We've written about the somewhat horrifying ruling
in the Richard Prince appropriation art case before. If you haven't been following the details, Prince is an appropriation artist, who takes works he finds elsewhere, and modifies and transforms them into different pieces of artwork. The law around this kind of artwork is tragically murky -- with some cases ruling that appropriation art is fair use, and some ruling otherwise. The Prince case got extra attention for a few reasons. One is that Prince is considered one of the biggest name artists around, and his works can sell for millions of dollars. The second is that this case also implicated the gallery that showed Prince's work, raising some serious questions about secondary liability for galleries, and whether or not galleries themselves must become copyright experts. Finally, the ruling suggested that Prince's artwork -- valued at a few million dollars -- might need to be destroyed.
This is the truly horrifying part. Whether or not you appreciate the work, clearly some people do like it.
Personally, it's not my taste, but I'll be damned if my own personal taste (or any other third party's personal taste) should ever be the determining factor in whether or not any particular piece of art should exist.
And, yet, that's what we have here. While the case is on appeal, the NY Times recently ran a pretty good overview of the case
, and highlighted why the art world is paying so much attention to it. Especially for a younger generation, building new works of art on works that came before seems totally natural. It's a good thing:
“For the generation that I spend my days with, there’s not even any ideological baggage that comes along with appropriation anymore,” said Stephen Frailey, an artist whose work has used appropriation and who runs the undergraduate photography program at the School of Visual Arts in Manhattan. “They feel that once an image goes into a shared digital space, it’s just there for them to change, to elaborate on, to add to, to improve, to do whatever they want with it. They don’t see this as a subversive act. They see the Internet as a collaborative community and everything on it as raw material.”
At the same time the tools for mining and remolding those mountains of raw material are proliferating. In November a developer and a designer introduced an iPad art app called Mixel, aimed at amateurs but certain to end up in artists’ studios. It allows users to grab images from the Web or elsewhere, collage them almost effortlessly and then pass them around, social media style, for appreciation or re-mixing.
One of its creators, Khoi Vinh, a former design director of NYTimes.com, has been surprisingly frank when asked about the tsunami of copyright problems such an idea stirs up. “This is really a case of, you have to do it, try it and ask for forgiveness later,” he said to an interviewer. “Otherwise it would never get out there.”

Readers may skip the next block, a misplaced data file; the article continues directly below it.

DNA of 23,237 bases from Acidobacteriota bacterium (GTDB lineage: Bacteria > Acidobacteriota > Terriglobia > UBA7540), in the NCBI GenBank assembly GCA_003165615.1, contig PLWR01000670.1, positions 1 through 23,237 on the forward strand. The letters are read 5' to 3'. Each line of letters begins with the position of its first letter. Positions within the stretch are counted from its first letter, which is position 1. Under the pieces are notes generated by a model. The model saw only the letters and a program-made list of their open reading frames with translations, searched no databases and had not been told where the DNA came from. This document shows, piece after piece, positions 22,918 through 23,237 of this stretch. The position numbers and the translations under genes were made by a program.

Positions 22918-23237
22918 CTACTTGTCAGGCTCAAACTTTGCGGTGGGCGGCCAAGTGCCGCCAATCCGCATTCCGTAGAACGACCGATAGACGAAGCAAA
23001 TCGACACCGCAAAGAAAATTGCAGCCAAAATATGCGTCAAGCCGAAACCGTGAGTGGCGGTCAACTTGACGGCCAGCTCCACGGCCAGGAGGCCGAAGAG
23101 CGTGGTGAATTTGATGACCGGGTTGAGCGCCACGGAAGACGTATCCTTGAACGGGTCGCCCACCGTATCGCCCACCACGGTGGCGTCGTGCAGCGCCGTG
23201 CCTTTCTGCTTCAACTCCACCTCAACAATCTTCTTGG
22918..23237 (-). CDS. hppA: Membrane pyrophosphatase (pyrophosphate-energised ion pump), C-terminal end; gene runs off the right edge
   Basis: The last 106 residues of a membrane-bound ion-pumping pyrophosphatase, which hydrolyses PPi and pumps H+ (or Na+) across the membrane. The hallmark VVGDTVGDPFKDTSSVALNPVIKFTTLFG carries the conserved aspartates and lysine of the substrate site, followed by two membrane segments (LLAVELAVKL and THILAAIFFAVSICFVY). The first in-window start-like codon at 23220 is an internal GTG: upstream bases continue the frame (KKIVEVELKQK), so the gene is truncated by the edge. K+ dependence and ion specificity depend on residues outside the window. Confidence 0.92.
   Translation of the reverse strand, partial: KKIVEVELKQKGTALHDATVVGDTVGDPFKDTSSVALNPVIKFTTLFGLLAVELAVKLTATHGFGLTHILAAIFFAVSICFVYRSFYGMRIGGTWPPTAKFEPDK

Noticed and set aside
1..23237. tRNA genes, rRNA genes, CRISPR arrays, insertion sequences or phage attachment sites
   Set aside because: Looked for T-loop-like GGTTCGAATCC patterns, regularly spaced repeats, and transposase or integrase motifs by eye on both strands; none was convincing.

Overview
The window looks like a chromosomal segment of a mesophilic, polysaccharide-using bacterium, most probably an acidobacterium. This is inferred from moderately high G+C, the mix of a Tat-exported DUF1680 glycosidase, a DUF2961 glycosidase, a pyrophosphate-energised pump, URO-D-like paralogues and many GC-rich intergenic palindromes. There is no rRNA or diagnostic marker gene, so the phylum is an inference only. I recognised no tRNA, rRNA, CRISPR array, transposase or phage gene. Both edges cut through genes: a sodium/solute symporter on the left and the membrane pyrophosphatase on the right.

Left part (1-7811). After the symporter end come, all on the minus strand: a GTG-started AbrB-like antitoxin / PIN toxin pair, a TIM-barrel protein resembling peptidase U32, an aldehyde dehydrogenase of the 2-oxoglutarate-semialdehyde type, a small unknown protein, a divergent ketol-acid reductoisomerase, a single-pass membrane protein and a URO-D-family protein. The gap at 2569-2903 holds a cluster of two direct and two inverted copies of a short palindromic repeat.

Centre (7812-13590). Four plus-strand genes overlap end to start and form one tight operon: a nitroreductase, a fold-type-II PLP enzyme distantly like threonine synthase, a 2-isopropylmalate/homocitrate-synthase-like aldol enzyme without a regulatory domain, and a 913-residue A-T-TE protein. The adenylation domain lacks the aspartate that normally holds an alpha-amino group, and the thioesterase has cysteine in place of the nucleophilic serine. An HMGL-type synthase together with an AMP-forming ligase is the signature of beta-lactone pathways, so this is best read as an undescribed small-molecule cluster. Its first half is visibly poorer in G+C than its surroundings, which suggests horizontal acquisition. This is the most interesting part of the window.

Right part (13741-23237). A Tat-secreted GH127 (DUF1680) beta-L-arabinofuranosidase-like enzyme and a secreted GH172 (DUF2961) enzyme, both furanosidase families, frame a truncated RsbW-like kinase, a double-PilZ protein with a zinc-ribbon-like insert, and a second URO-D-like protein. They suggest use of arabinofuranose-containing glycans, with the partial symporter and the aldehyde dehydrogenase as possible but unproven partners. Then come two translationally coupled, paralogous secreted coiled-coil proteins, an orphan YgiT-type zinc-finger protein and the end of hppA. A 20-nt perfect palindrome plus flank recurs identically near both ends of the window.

What you begin to realize is that, like the wider copyright battle, to some extent this is a "generational" thing. And I don't mean that totally as an "age" thing. There are plenty of "older" people who understand these issues (or who create works via appropriation), just as there are some younger copyright maximalists. But, in general, this does seem like a generational thing, where you have generations of people who simply find the process of building on the works of art completely natural, and those who don't.
But the part that really troubles me about these discussions is a rather simple point about fair use: if the new work does not, in any way, harm the original work, it's seems positively insane to me to think that it shouldn't be seen as fair use. This point is made by Prince's lawyers:
Joshua Schiller, Mr. Prince’s appeals lawyer from the firm Boies, Schiller & Flexner, said the boundary is whether a new work of art results from the borrowing. And he argued that it was clear that Mr. Prince had made parts of Mr. Cariou’s pictures into distinctive Richard Prince works, not just copy them to pass them off as his own and deprive Mr. Cariou of his livelihood. Whether the work was successful and whether Mr. Prince’s intentions were interesting or even explainable can be left to debate. But the primary intention was to create a work of art, Mr. Schiller said, and that is the kind of creativity the law seeks to encourage.
“This is not piracy,” he said. “These are not handbags.”
I'm still waiting for someone (anyone!) to give me a compelling explanation for why it's a problem in any way, shape or form, if the new work does nothing to take away from the old work. In fact, in cases like this, it's easy to argue that the new work, since it came from a much more well known and successful artist, likely drew much more attention to the original work, thereby raising that artist's profile and stature.